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'We're here for each other': Spokane group keeps community hydrated during historic heat wave

Spokane Quaranteam is distributing more than 30,000 water bottles to those in need.

SPOKANE, Wash. — On one of the hottest days of the year, community members waved signs on the streets of Spokane. The Spokane Quaranteam has made it their mission to distribute thousands of water bottles to those in need over the duration of the heat wave. 

Some people celebrate their anniversary by going to dinner or taking a trip, but this couple is yelling at cars in downtown Spokane. 

"My husband and I decided we wanted to do something different for our wedding anniversary weekend," Krystyl Miyamoto said. "So this is how we decided to start it, we decided to start it by just trying to give our community a boost."

More than 30,000 water bottles will reach the hands of people in need. Miyamoto and her husband Jason said they just can't sit in their air conditioned home when some people don't have the necessities to survive this week-long triple-digit heat wave. 

"Giving out these waters on this hot day just means that we're gonna be one less person that is going to have to go to the hospital for dehydration," she added. "This isn't something that somebody is doing to make money or anything. It's just a bunch of different people getting together and spending their time and energy, and it's just organized by one gentleman who is just amazing to our community."

That gentleman is Rick Clark. He started the Facebook group "Spokane Quaranteam" in 2020 to help out businesses in need, but the group exploded. Now, 31,000 people come together to raise money, donate food and organize events for those impacted by the pandemic. 

"Rick Clark does such a great job," Mayor of Spokane Nadine Woodward said. "That's what is so great about Spokane is everybody, is part of all of us coming together to do this work, so that makes the work even better."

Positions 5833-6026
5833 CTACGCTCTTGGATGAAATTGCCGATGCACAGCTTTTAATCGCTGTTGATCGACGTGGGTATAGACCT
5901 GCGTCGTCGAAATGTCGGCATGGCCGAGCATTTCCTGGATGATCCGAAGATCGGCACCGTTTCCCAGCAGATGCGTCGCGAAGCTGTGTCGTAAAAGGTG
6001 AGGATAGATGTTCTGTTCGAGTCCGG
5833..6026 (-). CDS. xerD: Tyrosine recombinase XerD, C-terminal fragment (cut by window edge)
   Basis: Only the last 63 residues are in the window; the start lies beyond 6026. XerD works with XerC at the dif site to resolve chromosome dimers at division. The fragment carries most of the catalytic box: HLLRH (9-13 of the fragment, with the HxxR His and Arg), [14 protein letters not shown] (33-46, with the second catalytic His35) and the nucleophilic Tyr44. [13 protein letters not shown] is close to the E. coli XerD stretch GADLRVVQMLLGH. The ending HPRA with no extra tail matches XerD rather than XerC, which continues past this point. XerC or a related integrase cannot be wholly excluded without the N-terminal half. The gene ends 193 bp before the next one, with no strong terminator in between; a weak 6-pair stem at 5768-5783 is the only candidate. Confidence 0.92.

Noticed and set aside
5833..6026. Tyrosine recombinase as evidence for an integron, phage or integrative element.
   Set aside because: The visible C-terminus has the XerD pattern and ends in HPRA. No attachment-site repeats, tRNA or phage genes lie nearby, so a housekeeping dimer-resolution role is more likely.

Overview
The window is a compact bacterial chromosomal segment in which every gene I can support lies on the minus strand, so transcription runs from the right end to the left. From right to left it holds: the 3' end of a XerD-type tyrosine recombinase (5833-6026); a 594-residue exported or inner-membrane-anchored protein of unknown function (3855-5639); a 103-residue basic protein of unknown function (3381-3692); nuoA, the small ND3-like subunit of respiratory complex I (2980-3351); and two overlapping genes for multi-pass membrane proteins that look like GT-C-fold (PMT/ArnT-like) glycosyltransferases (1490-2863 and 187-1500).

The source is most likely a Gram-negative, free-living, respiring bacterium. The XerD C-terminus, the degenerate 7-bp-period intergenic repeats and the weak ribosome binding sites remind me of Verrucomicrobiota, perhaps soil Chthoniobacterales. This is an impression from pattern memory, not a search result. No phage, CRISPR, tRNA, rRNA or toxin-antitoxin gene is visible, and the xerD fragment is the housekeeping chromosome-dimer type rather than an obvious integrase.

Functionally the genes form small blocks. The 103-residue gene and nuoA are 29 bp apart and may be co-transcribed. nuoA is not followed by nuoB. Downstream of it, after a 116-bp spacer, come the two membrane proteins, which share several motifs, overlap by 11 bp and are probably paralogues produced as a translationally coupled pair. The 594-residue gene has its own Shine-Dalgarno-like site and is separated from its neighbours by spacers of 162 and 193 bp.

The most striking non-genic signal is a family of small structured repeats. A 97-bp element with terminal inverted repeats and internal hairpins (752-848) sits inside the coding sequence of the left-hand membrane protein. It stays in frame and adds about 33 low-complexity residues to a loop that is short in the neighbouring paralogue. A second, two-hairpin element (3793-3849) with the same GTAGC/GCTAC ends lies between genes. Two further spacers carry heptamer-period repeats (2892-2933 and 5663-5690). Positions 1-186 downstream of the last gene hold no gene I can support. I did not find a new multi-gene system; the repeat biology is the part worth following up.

Woodward applauded the work of the group, but Miyamoto and others, including city councilwoman Betsy Wilkerson, say the city should be doing more to combat the heat. 

"I think that there is quite a bit of opportunity for reallocation of funds to be made more available to the people that absolutely need it," Miyamoto said. "Our government needs to pay as much attention as we are."

RELATED: Gov. Inslee orders Spokane to double cooling center capacity

"Spokane is a giving city," Wilkerson said. "But we can't always depend on our partners to step up. We have to be ready and able to lead in that space."

The administration has been receiving criticism for their response to the heat wave. On Thursday, they announced they would have 1,300 water bottles at a new cooling center downtown. They originally planned for 30 chairs inside the air conditioned room inside the Looff Carrousel, but with new relaxed COVID guidelines from Governor Inslee, they were able to bump the number up to around 70.

"I think it's an intentional, thoughtful plan," Woodward added. "And I'm proud of the work that our employees have done to put it together."

The group will continue handing out water bottles, snacks, and toiletry packs for the remainder of the heat wave. 

"We're here for each other when we need each other," Miyamoto said. "And it's important for everybody to feel that community."

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